Of course, if a Bond expert tells you I'm wrong about all that, trust the Bond expert. But if we can agree that one of the core elements of Bond Cinema is the indelible impression — a combination of the picture itself and the awe or sexuality encoded within it — then we must also agree that Skyfall is particularly rich in that regard. (Spoilers ahead.) The first unforgettable image from Skyfall comes near the end of the traditional opening set piece, in which a fistfight on top of a moving train (of course!) is interrupted by a bullet from a sniper rifle: the bad guy gets away, even though the long-range shooter has ample opportunity to take him down, but Bond doesn't — and what's so striking about that moment isn't just the jaw-dropping sight of Bond falling from a moving train (wow!) but also the free-falling effect of seeing Bond take a bullet: it's overwhelming and disorienting — the worst kind of adrenaline rush. Skyfall's next indelible impression is a fistfight before a different fall, this one taking place in a dark, vacant Shanghai skyscraper, with the action unfolding in silhouette — black against midnight blue, occasionally highlighted by a giant LED screen providing an additional psychedelic backdrop. But for my money the most dazzling image from Skyfall is, like the gold dust girl in Goldfinger, comparatively straightforward: Bond standing tall in a raft, passing through the mouth of a bright red-orange dragon that serves as the illuminated gate to a floating Macau casino — a shot in which legendary cinematographer Roger Deakins and the ruggedly sexy Craig both do everything in their power to take our breath away.
I'm limiting myself by selecting just three awesome images above (hello, shaving scene!), but perhaps it's more important to dig into what these images achieve: stylized realism. That's been the modus operandi of this entire Craig-starring reboot (previous Bonds had no interest in realism), and Skyfall, written by Neal Purvis, Robert Wade and Josh Logan, and directed by Sam Mendes, finds the perfect balance of the two, nicely grounding the series after Quantum of Solace birthed a Bond too interested in becoming Jason Bourn. The plot of Skyfall is about an agent who has lost a step and might be over the hill, but Craig's performance and Mendes'/Deakins' framing repeatedly reinforces Bond's handsomeness, swagger and strength, making this tux-clad cat cool in the only way that Bond characters can be cool: without trying. Craig's Bond isn't "original," and thank goodness for that: from a pop culture perspective, James Bond should always provide our working definition of smart, sexy and suave. But Craig's Bond almost feels new, because the screenplay taps into that rage that's still so refreshing after all those Bonds who were neither shaken nor stirred, no matter how they ordered their martinis, and because these days the multiplex is overrun by badass-posing, catchphrase-dropping, punch-line-slinging comic book superheroes who are only cool in the way of Michael Cera's Paulie Bleeker in Juno: they try really hard, actually.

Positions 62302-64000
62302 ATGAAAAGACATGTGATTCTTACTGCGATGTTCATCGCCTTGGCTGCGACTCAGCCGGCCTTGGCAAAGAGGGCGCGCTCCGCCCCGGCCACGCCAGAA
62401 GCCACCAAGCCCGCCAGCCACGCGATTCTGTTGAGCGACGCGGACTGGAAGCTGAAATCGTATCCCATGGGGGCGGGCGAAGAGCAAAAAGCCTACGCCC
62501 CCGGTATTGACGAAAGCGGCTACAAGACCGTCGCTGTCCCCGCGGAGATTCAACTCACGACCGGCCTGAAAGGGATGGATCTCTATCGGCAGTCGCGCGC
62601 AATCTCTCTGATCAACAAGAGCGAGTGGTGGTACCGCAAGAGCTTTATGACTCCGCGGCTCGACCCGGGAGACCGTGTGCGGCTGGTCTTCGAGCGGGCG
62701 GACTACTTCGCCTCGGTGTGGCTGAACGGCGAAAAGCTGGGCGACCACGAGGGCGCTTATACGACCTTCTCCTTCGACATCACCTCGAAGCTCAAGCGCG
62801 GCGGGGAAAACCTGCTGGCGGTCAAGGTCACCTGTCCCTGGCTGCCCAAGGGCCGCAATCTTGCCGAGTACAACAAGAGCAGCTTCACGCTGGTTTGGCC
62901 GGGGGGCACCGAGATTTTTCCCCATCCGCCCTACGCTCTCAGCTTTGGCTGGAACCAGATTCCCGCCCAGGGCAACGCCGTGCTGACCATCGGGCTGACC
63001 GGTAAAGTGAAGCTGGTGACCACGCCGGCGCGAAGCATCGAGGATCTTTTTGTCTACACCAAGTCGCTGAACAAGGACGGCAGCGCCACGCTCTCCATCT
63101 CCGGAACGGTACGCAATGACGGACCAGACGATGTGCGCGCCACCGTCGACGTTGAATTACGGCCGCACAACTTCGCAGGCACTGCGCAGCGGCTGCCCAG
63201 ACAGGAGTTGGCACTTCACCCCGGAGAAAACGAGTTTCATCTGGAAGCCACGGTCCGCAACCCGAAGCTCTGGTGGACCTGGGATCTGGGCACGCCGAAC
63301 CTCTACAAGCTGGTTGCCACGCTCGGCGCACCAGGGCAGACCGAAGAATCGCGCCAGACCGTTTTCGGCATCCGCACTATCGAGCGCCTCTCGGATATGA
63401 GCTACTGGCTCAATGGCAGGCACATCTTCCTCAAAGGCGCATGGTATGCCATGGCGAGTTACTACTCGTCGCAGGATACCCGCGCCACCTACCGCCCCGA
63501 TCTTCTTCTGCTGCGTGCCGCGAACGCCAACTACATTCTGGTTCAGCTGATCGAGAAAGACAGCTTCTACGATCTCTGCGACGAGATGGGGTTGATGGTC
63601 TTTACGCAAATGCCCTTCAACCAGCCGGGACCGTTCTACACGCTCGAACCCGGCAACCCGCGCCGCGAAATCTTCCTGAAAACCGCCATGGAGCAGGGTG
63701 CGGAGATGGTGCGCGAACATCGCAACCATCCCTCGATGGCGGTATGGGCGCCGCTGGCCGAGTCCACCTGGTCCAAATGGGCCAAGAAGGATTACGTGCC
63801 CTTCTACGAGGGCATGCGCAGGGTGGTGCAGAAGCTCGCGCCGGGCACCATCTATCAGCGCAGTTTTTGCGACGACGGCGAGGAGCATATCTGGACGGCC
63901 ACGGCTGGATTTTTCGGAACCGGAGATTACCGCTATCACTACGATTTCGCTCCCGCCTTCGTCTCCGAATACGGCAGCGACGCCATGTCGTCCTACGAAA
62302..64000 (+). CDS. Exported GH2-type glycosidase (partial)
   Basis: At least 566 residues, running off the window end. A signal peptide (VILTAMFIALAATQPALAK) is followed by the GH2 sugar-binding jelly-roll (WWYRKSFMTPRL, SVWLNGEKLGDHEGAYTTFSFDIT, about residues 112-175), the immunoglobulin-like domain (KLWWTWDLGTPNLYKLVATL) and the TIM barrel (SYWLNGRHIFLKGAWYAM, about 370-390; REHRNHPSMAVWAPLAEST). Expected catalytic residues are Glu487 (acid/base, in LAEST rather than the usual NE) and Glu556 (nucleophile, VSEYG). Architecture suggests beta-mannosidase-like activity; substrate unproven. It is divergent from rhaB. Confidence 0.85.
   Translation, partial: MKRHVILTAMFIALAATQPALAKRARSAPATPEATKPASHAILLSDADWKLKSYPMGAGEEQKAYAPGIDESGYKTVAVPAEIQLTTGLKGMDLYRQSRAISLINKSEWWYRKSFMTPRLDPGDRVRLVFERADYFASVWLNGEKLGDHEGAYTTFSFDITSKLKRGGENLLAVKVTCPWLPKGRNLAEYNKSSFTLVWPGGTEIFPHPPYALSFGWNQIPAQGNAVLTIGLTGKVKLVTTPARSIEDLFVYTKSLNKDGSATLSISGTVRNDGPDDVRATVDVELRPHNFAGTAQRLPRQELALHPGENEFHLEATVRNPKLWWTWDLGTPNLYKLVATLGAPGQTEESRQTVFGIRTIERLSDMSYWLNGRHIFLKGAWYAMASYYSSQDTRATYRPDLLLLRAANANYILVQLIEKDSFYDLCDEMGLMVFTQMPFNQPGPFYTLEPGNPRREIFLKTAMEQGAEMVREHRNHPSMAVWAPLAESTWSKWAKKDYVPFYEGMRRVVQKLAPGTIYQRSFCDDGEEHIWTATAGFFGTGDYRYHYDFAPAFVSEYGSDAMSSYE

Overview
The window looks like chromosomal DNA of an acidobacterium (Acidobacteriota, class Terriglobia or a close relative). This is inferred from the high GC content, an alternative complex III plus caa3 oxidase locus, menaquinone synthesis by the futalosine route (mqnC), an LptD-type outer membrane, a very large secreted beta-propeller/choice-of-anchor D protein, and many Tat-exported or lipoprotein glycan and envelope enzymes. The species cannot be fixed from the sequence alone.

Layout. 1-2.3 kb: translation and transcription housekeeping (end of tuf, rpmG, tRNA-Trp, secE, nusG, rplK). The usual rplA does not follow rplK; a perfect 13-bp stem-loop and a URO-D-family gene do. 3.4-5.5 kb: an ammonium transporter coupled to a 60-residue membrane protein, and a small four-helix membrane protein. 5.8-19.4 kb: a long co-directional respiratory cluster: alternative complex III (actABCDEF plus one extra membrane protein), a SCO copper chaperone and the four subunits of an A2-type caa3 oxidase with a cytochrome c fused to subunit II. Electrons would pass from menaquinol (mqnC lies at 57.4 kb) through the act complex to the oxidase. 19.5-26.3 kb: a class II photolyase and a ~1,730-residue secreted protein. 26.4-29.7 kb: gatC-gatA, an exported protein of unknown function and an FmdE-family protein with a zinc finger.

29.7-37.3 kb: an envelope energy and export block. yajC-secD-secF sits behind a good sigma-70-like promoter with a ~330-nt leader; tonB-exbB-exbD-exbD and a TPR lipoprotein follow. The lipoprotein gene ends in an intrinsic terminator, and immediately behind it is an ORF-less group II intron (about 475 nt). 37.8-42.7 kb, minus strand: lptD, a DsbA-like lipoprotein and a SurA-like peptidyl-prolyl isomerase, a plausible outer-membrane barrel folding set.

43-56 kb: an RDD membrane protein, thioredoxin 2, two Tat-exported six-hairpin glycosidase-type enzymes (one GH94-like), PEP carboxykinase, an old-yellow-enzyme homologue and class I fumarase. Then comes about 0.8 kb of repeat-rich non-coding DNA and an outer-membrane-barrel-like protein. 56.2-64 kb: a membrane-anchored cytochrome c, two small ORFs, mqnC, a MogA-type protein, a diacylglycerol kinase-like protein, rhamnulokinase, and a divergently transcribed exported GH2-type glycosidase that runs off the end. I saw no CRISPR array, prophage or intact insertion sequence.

Craig's Bond is so compelling, so charismatic and so accessible (despite his aloofness) that Skyfall didn't need to dig into Bond's childhood for us to figure out that he'd gone through life with a chip on his shoulder — since Craig took over the role, that chip has been the only thing bigger than his bulging lats. But the appropriateness of Bond's origin story shouldn't be taken for granted. Until now, Bond was a character who seemed born at full maturity, so it's no small task to draw his childhood convincingly, even in the abstract. And in the end it's worth it for the poetry of Skyfall's finale, which has Bond utterly destroying his former life — utilizing some of the gadgetry of former Bond movies — to battle a villain who is obsessed with the past (Javier Bardem's Silva). Skyfall ends with Bond at the end of an era and yet starting all over again. And for a series that never quite gets old, maybe that's exactly where Bond should always be.